Bits: Stephen Drew debuts for Red Sox

Once upon a recent time, Stephen Drew was one of the better shortstops in baseball. From 2007-10, he averaged 15 home runs, 63 RBIs and 7 steals for the Arizona Diamondbacks, annually teasing fantasy owners with the prospect of really significant numbers, but still being valuable enough for mixed-league ownership. Since then, Drew hasn't played much or very well. But he made his 2013 debut with the Boston Red Sox on Wednesday, and I'm certainly intrigued enough to consider him a potential addition in a 10-team league at some point soon.

Drew, currently owned in a bit more than 4 percent of ESPN standard leagues, went hitless in four aggressive at-bats (only nine pitches) while hitting eighth against Baltimore Orioles right-hander Jake Arrieta and his pals. Now 30 and apparently free of the concussion symptoms that dogged him this spring and ankle problems stemming from the gruesome home plate incident of mid-2011, it's reasonable to think a healthy Drew can produce his "old numbers," though his health is tougher to predict. Certainly heading to the American League and a home ballpark such as Fenway seems conducive enough for a rebound to relevance. There's debate about demoting/sitting Jose Iglesias, an exceptional fielder, but trust me, that .450 batting average of his might have been cut in half with 500 at-bats. Drew is better.

One would think Drew is already owned in all AL-only formats, but what it will take for him to become a mixed-league consideration? Well, a 15-homer, 60-RBI, 7-steal shortstop seems compelling enough to me. Last September is a small sample, but Drew hit .263 for the Oakland Athletics with five home runs and 14 RBIs, giving hope for his future. The Orioles' J.J. Hardy, Athletics' Jed Lowrie and Chicago White Sox's Alexei Ramirez are each 100 percent owned. If Drew delivered the numbers he used to average, he'd be worthy of full ownership, especially compared to that crew. Hardy might whack 25 homers, but he won't run. Lowrie is off to a terrific start, but he has never posted a 15-homer, 60-RBI season as Drew has, he doesn't steal bases, and he has never even batted 400 times in a season. The durable, consistent Ramirez I certainly like better, but a healthy, productive Drew will rise on the most-added list quickly, so keep an eye out.

Box Score Bits (AL): Speaking of middle infielders trying to make a comeback, poor Scott Sizemore of the Athletics re-tore his left ACL and is done for the season. Sizemore's roster spot was taken by Andy Parrino, but keep an eye on Triple-A Sacramento's Jemile Weeks, who in his two extreme batting-average seasons for Oakland (.303 in 2011, .221 last year) stole a total 38 bases. ... Toronto Blue Jays lefty Mark Buehrle was already among the most dropped starting pitchers before Wednesday, then was pummeled for six runs (five earned) in 4 1/3 innings at Detroit. His current ERA: 10.24. With so much pitching depth in fantasy, and him not being a strikeout guy, it's already time to move on. ... The Blue Jays claimed outfielder Casper Wells from Seattle on Wednesday. He hits left-handers well, and should take at-bats from Colby Rasmus and potentially Rajai Davis. But he's still not worth anything in 10-team mixed formats. ... Interesting line for future Tampa Bay Rays phenom (I believe) Matt Moore in Texas, as he walked six but allowed only one hit, no runs. He'll get it right, eventually. ... Lance Berkman owners might not like it, but trust me, occasional days off against tough lefties, such as Moore on Wednesday, are good for his health and batting average. ... Orioles third baseman Manny Machado took Red Sox closer Joel Hanrahan deep for the winning three-run home run Wednesday, but he has otherwise been quiet, hitting .200. You have to love the fact that Buck Showalter keeps batting him second. Be patient with him. ... Seattle outfielder Michael Saunders crashed into the outfield wall and hurt his right shoulder, which should give Jason Bay the playing time he covets. Whether it matters or not is another story. ... Mike Trout finally stole a base. Stop worrying, there will be 50 more.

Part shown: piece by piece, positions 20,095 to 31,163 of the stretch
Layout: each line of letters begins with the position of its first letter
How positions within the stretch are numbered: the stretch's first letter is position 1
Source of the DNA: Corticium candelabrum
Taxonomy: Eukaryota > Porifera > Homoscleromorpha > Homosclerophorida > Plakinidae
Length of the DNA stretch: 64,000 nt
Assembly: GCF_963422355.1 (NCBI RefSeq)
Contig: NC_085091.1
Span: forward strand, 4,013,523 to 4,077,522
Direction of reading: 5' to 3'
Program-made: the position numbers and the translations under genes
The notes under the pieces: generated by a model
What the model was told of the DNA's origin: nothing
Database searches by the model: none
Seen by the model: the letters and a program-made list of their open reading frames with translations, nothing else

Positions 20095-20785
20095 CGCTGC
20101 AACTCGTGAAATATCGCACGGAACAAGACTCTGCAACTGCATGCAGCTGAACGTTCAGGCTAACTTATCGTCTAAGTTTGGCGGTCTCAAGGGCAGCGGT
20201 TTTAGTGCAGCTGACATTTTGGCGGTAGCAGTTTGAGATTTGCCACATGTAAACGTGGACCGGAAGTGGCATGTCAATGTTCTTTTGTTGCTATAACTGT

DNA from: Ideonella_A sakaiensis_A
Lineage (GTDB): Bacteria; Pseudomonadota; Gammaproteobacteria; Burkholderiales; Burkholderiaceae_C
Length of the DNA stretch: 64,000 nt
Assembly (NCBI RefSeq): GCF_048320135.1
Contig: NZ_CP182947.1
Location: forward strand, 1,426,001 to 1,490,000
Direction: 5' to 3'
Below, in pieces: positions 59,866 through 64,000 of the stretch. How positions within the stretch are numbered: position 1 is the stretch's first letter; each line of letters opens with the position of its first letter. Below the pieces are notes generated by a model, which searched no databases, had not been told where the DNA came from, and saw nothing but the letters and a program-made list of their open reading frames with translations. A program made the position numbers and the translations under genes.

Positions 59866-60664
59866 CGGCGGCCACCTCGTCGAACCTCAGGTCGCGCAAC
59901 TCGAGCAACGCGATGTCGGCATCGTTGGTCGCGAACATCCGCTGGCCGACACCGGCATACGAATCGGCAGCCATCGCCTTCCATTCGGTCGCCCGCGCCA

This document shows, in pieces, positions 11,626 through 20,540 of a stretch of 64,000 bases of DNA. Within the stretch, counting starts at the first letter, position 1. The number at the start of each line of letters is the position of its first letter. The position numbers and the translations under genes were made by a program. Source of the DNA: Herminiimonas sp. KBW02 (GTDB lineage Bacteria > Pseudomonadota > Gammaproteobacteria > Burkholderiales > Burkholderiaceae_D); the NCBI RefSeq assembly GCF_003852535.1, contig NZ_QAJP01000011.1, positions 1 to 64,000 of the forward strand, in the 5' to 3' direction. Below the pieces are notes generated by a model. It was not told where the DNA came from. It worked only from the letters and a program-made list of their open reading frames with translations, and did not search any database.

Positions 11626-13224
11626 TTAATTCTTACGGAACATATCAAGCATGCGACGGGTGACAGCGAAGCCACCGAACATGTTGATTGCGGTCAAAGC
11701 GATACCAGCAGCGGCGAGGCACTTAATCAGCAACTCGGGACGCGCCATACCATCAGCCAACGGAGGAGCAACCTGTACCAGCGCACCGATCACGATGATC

Box Score Bits (NL): St. Louis Cardinals infielder Matt Carpenter homered among his four hits Wednesday, raising his season batting average to .400. The guy is legit, and he needs only eight more games at second base for that critical eligibility. ... Teammate Matt Adams continues to rake when given opportunity. Filling in for Allen Craig, he homered and knocked in three. If Carlos Beltran had to miss time, it wouldn't be Oscar Taveras playing, but rather Craig in right field and Adams at first base regularly. ... Diamondbacks outfielder A.J. Pollock smacked two home runs and knocked in four Wednesday. He's a lot like Adam Eaton, not a power guy but he runs, and could carve out a role starting against lefties like the brutal Jonathan Sanchez, who allowed nine runs. ... It's understandable why the Pittsburgh Pirates took a chance on Sanchez, but there's no way you should in any league. ... The left fielder for Arizona was Alfredo Marte, who hit 20 home runs at Double-A Mobile in 2012. The Cody Ross signing hurt his chances of playing, but Marte, who had two hits and a walk Wednesday, is a name to remember. ... You might not like Barry Zito, but the San Francisco Giants lefty has yet to allow a run in 14 innings. Of course, in six Giants seasons, his final ERA has never finished on the good side of 4, and it shouldn't this year. ... Los Angeles Dodgers right-hander Chad Billingsley thrived in his season debut, allowing one run to win in San Diego. His balky elbow was able to avoid Tommy John surgery, and at least you know he'll pitch well enough when active. If he gets lit, the Dodgers do have depth.